EMC: Big Data Crippled By Huge Skills Shortage
December 06, 2011
The opportunity to profit from the intersection of big data and data analytics is huge, but a new study from EMC reports a "rampant scarcity" for the prerequisite skills necessary for a company to capitalize on these opportunities. Only one-third of the companies participating in the EMC Data Science Study--covering the United States, the United Kingdom, France, Germany, India and China--are able to effectively use new data to assist their business decision making, gain competitive advantage, drive productivity growth, yield innovation and reveal customer insights, says the storage giant.
The big data era has arrived in full force, bringing with it an unprecedented opportunity to transform business and the way we work and live, says EMC. Through the convergence of massive scale-out storage, next-generation analytics and visualization capabilities, the technology is in place. What’s needed to fully realize its value is a vibrant, interconnected, highly skilled and empowered data science community to reveal relevant trend patterns and uncover new insights hidden within.
According to Gartner, big data is a term used to acknowledge the exponential growth, availability and use of information in the data-rich landscape of tomorrow. Worldwide information volume is growing annually at a minimum rate of 59% annually.
A year ago, IDC predicted that the IT industry's next dominant platform--built on mobile computing, cloud services, social networking and big data analytics technologies--would begin its transition into the mainstream. This week it reported that spending on these technologies is growing at about 18% per year and is expected to account for at least 80% of IT spending growth between now and 2020 (IDC Predictions 2012: Competing for 2020).
IDC expects big data to earn its place as the next "must-have competency" in 2012 as the volume of digital content grows to 2.7 zettabytes, up 48% from 2011. More than 90% of this information will be unstructured (for example, images, videos, MP3 files, and files based on social media and Web-enabled workloads) and full of rich information, but challenging to understand and analyze.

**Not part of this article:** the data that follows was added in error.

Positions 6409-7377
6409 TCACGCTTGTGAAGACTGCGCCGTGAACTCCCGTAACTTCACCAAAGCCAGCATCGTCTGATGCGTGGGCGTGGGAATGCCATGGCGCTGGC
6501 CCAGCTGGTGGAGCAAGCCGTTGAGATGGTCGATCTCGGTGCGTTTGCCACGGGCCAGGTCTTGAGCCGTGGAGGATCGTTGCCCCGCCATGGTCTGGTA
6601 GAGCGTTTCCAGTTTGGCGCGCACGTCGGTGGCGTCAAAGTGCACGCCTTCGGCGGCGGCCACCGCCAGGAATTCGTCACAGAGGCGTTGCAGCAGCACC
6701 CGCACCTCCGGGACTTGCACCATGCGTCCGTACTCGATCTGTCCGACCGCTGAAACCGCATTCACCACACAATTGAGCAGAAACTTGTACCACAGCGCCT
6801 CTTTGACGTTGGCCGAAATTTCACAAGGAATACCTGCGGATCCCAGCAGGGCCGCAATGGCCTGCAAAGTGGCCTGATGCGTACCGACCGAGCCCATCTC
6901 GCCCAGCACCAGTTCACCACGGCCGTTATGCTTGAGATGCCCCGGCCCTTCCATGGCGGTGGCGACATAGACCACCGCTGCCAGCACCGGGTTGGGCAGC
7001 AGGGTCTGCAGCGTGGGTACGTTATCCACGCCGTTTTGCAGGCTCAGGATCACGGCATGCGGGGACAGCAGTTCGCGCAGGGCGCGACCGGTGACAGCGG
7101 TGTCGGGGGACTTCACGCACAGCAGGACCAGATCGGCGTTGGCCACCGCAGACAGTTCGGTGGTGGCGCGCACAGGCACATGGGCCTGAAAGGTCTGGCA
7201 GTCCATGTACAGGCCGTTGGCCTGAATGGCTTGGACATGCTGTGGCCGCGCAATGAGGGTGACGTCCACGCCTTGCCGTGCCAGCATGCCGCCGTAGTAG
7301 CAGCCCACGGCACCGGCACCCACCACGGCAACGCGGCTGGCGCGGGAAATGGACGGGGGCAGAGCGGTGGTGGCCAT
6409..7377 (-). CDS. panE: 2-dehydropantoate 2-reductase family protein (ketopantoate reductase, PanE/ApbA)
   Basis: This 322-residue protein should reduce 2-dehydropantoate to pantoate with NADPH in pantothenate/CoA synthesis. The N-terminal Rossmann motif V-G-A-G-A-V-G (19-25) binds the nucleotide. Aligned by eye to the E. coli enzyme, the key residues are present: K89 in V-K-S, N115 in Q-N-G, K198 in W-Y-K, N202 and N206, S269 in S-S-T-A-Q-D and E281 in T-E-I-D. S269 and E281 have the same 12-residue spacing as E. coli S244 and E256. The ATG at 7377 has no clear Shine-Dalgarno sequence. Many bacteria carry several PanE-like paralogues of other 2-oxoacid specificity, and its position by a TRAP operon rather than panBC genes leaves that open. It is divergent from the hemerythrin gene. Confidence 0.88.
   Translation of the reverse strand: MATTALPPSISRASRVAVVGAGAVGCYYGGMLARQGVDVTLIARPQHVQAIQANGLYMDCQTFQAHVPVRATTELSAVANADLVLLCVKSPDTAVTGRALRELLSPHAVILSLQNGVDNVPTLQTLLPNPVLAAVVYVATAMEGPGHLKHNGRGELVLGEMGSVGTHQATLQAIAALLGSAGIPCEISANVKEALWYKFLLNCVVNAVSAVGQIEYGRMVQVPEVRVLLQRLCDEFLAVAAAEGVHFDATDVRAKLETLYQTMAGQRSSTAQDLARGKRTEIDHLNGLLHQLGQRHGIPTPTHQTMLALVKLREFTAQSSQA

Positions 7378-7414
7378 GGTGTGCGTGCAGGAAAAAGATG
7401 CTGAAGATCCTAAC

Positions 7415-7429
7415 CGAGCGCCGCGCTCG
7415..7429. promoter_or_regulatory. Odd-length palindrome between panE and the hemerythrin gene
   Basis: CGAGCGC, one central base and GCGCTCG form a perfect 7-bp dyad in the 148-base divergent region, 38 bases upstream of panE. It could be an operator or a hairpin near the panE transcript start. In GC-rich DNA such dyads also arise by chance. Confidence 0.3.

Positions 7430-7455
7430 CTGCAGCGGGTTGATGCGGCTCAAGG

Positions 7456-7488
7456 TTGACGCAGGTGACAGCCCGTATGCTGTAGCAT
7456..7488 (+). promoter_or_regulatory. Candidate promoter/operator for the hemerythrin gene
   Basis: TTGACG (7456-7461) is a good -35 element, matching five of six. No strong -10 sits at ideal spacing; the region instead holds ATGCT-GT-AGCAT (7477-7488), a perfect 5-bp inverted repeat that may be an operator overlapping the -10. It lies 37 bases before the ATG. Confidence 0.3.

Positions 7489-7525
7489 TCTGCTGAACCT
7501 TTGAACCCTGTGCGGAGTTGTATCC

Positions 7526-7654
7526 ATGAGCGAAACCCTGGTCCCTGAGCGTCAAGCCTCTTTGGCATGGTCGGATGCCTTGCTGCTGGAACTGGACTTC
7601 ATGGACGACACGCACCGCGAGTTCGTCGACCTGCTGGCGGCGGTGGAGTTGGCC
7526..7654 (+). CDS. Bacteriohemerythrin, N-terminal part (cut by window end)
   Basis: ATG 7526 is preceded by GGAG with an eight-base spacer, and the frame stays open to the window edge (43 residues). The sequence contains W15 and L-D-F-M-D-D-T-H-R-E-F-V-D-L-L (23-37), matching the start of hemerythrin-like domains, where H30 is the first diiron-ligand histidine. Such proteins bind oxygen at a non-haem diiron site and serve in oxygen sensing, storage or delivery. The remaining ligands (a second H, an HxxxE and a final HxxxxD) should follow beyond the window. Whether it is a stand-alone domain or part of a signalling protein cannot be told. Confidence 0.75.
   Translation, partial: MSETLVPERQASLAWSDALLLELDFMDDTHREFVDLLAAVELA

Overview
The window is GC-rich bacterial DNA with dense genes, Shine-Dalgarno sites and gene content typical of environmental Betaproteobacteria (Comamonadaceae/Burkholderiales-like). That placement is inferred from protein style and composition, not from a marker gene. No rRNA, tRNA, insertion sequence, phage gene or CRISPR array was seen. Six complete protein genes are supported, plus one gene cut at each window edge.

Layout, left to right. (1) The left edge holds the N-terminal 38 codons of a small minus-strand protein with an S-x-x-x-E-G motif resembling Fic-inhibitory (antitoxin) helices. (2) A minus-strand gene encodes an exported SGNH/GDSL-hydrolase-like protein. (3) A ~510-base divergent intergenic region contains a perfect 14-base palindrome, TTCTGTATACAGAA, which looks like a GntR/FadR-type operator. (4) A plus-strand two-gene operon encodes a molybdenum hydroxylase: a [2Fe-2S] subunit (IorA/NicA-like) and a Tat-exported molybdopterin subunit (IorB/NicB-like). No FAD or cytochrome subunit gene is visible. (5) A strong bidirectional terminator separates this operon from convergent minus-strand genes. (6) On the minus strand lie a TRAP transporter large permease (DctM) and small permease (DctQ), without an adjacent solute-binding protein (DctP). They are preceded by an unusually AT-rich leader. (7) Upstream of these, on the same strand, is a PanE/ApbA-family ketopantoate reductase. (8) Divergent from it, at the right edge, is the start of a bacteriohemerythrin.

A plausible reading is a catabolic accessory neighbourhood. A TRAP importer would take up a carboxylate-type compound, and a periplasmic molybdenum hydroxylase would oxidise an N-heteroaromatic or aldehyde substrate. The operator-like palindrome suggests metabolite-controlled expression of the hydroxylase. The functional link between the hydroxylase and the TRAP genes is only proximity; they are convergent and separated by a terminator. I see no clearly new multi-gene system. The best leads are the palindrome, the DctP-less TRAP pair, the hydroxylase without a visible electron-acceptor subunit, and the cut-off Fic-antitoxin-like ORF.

As businesses seek to squeeze high-value insights from this data, IDC expects to see offerings that more closely integrate data and analytics technologies--such as in-memory databases and business intelligence tools--move into the mainstream. And, like the cloud services market, 2012 is likely to be a busy year for big data-driven mergers and acquisitions as large IT vendors seek to acquire additional functionality.
The EMC study revealed that the explosion of digital data created by the likes of mobile sensors, social media, surveillance, medical imaging and smart grids combined with new tools for analyzing it all has created a corresponding business demand for data scientists that has outpaced the supply of talent. The survey included nearly 500 respondents from the global data science community, including data scientists and professionals from related disciplines such as data analysts, data specialists, business intelligence analysts, information analysts and data engineers. All have IT decision-making authority.
The major barriers to data science adoption include lack of skills or training (32%), budget/resources (32%), the wrong organizational structure (14%) and lack of tools/technology (10%). Only 12% of respondents saw today’s business intelligence professionals as the most likely source to meet that demand, although the survey found an increasing need for data scientists in their firms. Scripting languages, including Python, Perl, BASH and AWK, are more likely to be used by data scientists rather than BI pros, states the study. However, Excel, followed closely by SQL, remain the tools of choice for both scientists and executives.
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